I wasn't exactly sure what to expect upon my arrival to the Lewis School. I knew I'd be speaking to the drama club, but had no clue how interested they would be or what they would ask. Turns out, the group of about 16 teens were very excited to see me. Their enthusiasm made me feel like I was being interviewed on "Inside the Actors' Studio" rather than a small classroom. We discussed favorite plays I've seen, roles I've performed, methods of acting, and audition/interview skills. They seemed genuinely interested in my advice and opinions. I really hope that my visit inspired these kids. The aspect I love most about acting is the opportunity to affect an audience, and even if one student left reenergized, driven, and more committed to drama club, then I have done my job.

The drama club!

Later in the week, in honor of Read Across America, I visited the Block Institute of Brooklyn with a handful of my Miss New York pageant girlies. The Block Institute is "dedicated to improving the quality of life for people with disabilities and their families"( We visited different classrooms all day, reading to children ages 4-8 who have special needs. These kids were so excited to meet "real princesses." Many of them have difficulty holding their attention, so when they kept their focus on me for the entirety of a picture book, I felt it was a little victory.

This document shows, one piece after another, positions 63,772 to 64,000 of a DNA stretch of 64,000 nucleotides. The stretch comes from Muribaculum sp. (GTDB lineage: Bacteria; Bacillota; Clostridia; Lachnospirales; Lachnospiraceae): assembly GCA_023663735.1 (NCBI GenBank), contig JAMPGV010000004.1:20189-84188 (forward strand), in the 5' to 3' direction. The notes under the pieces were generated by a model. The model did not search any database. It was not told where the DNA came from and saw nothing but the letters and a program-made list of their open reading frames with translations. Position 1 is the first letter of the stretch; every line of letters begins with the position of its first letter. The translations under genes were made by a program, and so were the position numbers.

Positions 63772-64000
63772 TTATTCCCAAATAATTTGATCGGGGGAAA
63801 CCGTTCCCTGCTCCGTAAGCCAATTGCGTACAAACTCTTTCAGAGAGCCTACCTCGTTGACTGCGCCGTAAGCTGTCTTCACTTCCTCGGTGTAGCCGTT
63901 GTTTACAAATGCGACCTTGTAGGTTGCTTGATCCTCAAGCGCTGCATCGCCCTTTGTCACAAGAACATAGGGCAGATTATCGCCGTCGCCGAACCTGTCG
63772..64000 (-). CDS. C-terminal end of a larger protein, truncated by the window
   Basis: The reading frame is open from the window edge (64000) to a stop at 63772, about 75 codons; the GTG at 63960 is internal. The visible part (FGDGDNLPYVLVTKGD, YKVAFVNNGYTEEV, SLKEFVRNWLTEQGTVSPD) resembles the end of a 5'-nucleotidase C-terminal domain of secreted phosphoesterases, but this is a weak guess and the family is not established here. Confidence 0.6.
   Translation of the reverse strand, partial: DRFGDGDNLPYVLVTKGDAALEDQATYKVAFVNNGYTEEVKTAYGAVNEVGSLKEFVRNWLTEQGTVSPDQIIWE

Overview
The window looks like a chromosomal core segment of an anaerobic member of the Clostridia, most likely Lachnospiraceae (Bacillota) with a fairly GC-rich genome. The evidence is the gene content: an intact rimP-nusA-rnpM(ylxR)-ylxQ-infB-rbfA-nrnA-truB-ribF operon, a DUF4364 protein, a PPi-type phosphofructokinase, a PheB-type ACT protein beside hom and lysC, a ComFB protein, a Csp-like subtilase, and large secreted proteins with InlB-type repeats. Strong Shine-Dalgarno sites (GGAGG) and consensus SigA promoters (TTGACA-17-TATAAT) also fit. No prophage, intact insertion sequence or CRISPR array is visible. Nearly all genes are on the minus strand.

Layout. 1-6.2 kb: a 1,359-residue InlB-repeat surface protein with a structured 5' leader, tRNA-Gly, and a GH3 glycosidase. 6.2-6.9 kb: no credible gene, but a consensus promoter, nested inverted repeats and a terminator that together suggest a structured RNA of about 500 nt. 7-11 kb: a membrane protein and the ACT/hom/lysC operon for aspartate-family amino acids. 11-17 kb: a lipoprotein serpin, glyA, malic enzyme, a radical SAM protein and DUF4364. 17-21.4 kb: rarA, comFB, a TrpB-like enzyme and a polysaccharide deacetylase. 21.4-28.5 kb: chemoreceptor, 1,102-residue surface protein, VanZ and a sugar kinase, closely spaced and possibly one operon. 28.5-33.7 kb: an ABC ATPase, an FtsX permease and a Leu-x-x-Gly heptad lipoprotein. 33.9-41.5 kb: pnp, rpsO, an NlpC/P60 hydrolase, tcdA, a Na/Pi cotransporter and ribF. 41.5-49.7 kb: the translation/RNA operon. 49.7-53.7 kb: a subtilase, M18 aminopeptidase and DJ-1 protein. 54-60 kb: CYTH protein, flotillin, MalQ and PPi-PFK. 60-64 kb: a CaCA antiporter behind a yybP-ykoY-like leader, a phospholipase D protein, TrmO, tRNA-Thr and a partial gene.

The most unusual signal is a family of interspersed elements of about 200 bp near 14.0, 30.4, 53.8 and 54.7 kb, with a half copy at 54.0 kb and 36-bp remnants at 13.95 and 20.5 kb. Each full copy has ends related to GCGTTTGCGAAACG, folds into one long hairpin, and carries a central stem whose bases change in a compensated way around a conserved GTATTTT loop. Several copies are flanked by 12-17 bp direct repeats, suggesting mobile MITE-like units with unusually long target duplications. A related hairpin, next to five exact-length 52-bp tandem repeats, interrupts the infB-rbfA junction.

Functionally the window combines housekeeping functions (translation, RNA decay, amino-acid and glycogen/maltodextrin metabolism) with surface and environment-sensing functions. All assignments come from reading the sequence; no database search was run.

With my teen queen reading to the kiddies!
Now I must end this by saying I was in awe of the educators I met this week. Both of my parents were school teachers, and I had even entertained the idea while growing up, but there is no way I could do what these teachers do. The patience, enthusiasm, and energy I witnessed last week was remarkable. I give credit to all teachers, but especially those that work with special needs kids. I'm convinced that their hearts are of twice the normal size, and they deserve twice their actual paycheck.

Friday, March 1, 2013

My Live Interview on Fox News

Remember those dreaded pop-quizzes in school? You try desperately to absorb as much of your scrawled out notes as possible in the five minutes your teacher graces you with. The cool teachers were always the ones who warned you about the pop-quiz the day before. My life as Miss NY USA is one pop-quiz after another. Events are scheduled last minute, plans are changed, and interviews pop up without much notice. But that's just the nature of the business. And I love it. It keeps me on my toes and hungry for more. So when my Fox News tour/ meet and greet, turned into a live on air interview with an audience of a couple million, I was thrilled! Thrilled and absolutely terrified at the same time. However, there was no time to be nervous, I had some serious studying to do.

If you happened to watch my interview with Neil Cavuto, (and if you haven't you totally should) we discussed Mayor Bloomberg's ban on large sugary drinks. I was told this would be the topic, and I was asked to pick an opinion. While I knew about Bloomberg's actions and the uproar in response, it's not a topic I go preaching about. I don't drink soda, or ice-tea, or Gatorade even. It's not my thing, but we all pick our poison. As Miss New York USA, I am an advocate of health and fitness, so undoubtedly, I agree that no one needs that much soda. I splurge like everyone else on treats, but I do so in moderation, which is something not many people think about. Upon picking my side to debate, I did as much research as I could. Who wants to feel stumped on live tv?